This thorough co-ordination comes but seldom, yet it is when it does come that the greatest shooting is done. Every part of his complex organism must be fitted and running smoothly. The digestive juices must be doing their work. The heart must be pounding away the same as it would if the man were asleep. There must be no inflammation or fatigue of the eye. There must be neither too much nor too little blood pulsing through the brain.

In short, the most delicate balance must exist between all his parts. If the equilibrium of one be disturbed, all must work to re-establish that equilibrium. No one part may act without the instant communication of that act to all the other parts, and all the other parts must then and at once act in correspondence.

But the marksman, when he is in this perfect condition, does not know it. It must be impressed upon him somehow. His shooting, if it has been commonplace before, begins to pick up. The red flags are dropping in quick succession. He is doing well. Then, like a flash, and without thinking, there comes to him the feeling that now is the time!

He warms up to the work, loading and firing rapidly. His blood is bounding, fresh and vigorous. His vision becomes clarified. He is aware of an exhilaration, of an elevation of the spirit, and he is no longer aware that he has a body, so perfectly does that body correspond.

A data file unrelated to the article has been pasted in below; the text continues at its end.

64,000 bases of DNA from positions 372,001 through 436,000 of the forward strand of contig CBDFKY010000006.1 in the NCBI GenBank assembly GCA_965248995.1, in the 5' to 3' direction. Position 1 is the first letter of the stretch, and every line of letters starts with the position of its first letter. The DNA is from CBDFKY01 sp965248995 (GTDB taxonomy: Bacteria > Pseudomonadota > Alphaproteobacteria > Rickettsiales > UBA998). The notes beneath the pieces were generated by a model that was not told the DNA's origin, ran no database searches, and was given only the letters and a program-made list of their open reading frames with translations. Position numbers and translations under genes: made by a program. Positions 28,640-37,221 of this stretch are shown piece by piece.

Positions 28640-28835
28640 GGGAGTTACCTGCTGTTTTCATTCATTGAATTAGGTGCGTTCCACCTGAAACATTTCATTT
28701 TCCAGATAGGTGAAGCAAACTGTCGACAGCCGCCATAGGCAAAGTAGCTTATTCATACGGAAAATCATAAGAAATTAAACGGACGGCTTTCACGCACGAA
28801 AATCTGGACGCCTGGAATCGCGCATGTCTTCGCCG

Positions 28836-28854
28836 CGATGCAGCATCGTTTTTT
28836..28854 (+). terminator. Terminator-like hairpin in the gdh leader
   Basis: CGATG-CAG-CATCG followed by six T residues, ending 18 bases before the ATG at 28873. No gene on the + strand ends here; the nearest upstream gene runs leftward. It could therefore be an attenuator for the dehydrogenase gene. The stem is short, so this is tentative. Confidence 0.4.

All sluggishness has departed from him. His brain is lucid and working without effort. Every fact recorded there throughout his life, and related to shooting, stands out clear and sharp. He may utilize them as it is not given often to him to utilize them; for they are all there before him and he may select from them all. When he estimates the wind-drift, or the flickering light, or the changing atmosphere, he does so without exertion, so easily and quickly that he does not know he is doing it. He knows where each bullet strikes before the marker can give the signal. He has become as a god and knows all things without thinking. In reality he is thinking, but so perfect is the whole correspondence that he is unaware.